The consecration Eucharist was joy on steroids—diverse and amazing soul-music, a panoply of festive red vestiture, and prayers of gratitude and blessing, and a hockey rink dressed up to be  Church-for-a-day!  It was a red-letter day. Red is the color of the Holy Spirit. She is all aflame, spreading her fiery grace on us all—no one consumed. All fired up, as they say.

Bishop Gates, in his own printed message, recalled a French proverb, attributed to Jean Massieu: “Gratitude is the memory of the heart.” He elaborated some of his own memories, looked forward to making new ones, and closed with these words:“If gratitude is the memory of the heart, then my heart is overflowing with thankfulness. I thank you. I thank God for you.”

Whereas, if the heart be moved,
Although the verse be somewhat scant,
God doth supply the want;
As when the heart says, sighing to be approved,
‘O could I love!’ and stops, God writeth, “Loved.”
        George Herbert (1593-1633) Anglican priest/poet A True Hymn




Sunday, September 7, 2014

2014.09.07 Who/What Is God/Godde or god?

A wondrous tweenager I'll call Tweenie  got in a ‘tween-fight with other girls at school. What in the world would girls fight about but boys, or maybe fashion?  These girls were fighting about religion. Excuse me?

One of their number was from an Assembly of God tradition and had very clear ideas about religion. To her, God was Jesus, and you had to be “saved” to get right with God, not to mention the community. My Tweenie, having been less “carefully taught” in the Episcopal tradition, thought that her friend's brand of religion was the stupidest thing she’d ever heard of. The girls got heated in their dispute about salvation and ended up in the Principal’s office. (I bet it was the first time this principal had to arbitrate this kind of an all-girl dispute. Rather refreshing, don’t you think?) 

The Principal managed to extract what had happened and to arbitrate some mild reconciliation—with a bonus. Tweenie had said some very nasty things to the “religious freak.” There were witnesses. She was seized with remorse, so much so that she agreed to go to church with her freaky religious friend, at which point her mother called me—worried that her daughter would become a Jesus freak, or some kind of a politically incorrect fundamentalist.

I told Mom not to worry. Worse things than Jesus can happen. She wanted me to talk to her daughter.  I told tweenheart just to go to church and observe. Be curious. I explained about altar calls and told her that God had given her a good mind and heart and trusted her to make her own decision in matters of faith—something like, you don’t have to do anything you don’t want to, though you might feel pressured. I may have said Jesus wasn’t all that bad, but I don’t remember.
 So Tweenie went to church, and of course she came home with an "annunciation": “I am saved!”  Turning to her older sister, she added: “You really should be saved. It would help you a lot.”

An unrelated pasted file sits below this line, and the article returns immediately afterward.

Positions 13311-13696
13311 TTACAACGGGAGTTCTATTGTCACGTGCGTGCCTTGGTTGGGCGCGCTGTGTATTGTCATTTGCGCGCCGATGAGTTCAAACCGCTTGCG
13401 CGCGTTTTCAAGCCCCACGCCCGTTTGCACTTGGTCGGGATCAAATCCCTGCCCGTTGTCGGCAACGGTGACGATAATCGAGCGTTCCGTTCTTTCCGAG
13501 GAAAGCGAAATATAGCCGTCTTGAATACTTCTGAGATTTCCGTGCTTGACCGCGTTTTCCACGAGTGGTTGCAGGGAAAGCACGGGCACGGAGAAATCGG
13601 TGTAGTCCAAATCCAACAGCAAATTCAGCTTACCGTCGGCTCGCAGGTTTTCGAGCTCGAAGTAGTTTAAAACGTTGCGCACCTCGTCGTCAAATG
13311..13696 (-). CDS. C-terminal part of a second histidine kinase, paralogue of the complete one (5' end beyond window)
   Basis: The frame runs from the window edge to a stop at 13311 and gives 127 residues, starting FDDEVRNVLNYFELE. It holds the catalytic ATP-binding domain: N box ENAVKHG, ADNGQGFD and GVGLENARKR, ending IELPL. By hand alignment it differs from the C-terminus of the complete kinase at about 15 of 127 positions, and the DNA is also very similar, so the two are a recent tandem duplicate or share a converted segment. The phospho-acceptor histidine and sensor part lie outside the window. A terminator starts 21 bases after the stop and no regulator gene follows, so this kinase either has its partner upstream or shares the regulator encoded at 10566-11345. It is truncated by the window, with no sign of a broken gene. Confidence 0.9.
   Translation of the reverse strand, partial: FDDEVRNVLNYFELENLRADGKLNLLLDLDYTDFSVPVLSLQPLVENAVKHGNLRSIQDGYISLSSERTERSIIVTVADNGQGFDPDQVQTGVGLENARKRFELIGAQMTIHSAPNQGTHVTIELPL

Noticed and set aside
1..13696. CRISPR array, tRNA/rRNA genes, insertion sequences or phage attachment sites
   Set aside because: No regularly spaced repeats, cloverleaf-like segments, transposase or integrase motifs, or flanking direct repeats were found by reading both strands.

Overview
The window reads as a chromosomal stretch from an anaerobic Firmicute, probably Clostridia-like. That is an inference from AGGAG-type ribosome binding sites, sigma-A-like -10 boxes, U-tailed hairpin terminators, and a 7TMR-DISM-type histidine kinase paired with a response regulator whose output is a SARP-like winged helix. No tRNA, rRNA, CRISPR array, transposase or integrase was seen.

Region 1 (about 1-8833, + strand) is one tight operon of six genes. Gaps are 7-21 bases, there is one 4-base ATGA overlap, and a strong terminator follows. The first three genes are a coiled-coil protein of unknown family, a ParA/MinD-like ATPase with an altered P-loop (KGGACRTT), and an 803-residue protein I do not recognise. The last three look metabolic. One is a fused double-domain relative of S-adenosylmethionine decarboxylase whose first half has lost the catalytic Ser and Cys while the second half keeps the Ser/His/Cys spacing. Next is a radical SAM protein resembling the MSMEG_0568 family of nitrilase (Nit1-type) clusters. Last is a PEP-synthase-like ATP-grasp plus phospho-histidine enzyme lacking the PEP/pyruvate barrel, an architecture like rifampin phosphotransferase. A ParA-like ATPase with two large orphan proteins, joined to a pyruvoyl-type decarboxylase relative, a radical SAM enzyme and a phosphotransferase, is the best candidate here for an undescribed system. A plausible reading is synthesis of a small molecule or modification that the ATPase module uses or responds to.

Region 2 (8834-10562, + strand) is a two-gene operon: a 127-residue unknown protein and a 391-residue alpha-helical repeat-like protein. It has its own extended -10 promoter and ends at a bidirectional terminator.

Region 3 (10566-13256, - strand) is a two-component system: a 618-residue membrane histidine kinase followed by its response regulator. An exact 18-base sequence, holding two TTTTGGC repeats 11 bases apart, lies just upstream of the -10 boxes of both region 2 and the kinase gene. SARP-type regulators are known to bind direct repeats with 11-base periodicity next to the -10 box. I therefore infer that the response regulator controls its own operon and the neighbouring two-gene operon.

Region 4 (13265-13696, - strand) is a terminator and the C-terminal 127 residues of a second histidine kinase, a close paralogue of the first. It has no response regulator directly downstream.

Out of the mouths of tweenagers.............   Mom was relieved and told Tweenie she'd go to church with her the next week—good Mom. By the time next week rolled around, "salvation" was out and the mall was in. Annunciation # 2 and #3, just as vociferous, followed: “I am an atheist. I'm thinking about majoring in religious symbolism."

It’s easy to laugh at such innocence. It is quirky and wonderful. But I never scorn sincere confusion about God. You don’t have to be a teen to get confused. Many days I wonder myself.  I just wrote to a friend whose dear friend, a young woman of 45, had finally wasted away and died from cancer and its treatments. I’d met this woman, whom I will call BFF-Beloved, and had been praying like mad for remission. My friend has as many queries about God as Tweenie.

I had no good words except those of my Christian faith in the God of Jesus Christ, by no means an easy-answer religion. And I had the memory of a primary experience of this God I’d met under a table as a very young child who listened to my every word, even the nasty ones, and let me know I mattered. On these two poles I balance, most days precariously, like the spinning plates of a juggler, all my faith and all my doubt.

So I wrote: “I want to hold in my mind my memory of your friend's former vibrant self, which, by my faith, is still there and will be resurrected in God. God, you know, is only a name, a vocabulary word really, for the unfathomable mystery of Love. Most of us know how inefficient love can be, yet it is always effective. And most people believe in the power of love, finite and infinite. You loved well. love, Me"

Tweenie has loved well, too. Now 15, she is about to be a godmother. A GODmother?  I wondered what she’d do about the God she didn’t believe in. Still, she is honored to be chosen and proud to take on this role. Annunciation #4:  "I am now an “agnostic theist.”

Could you do better than that?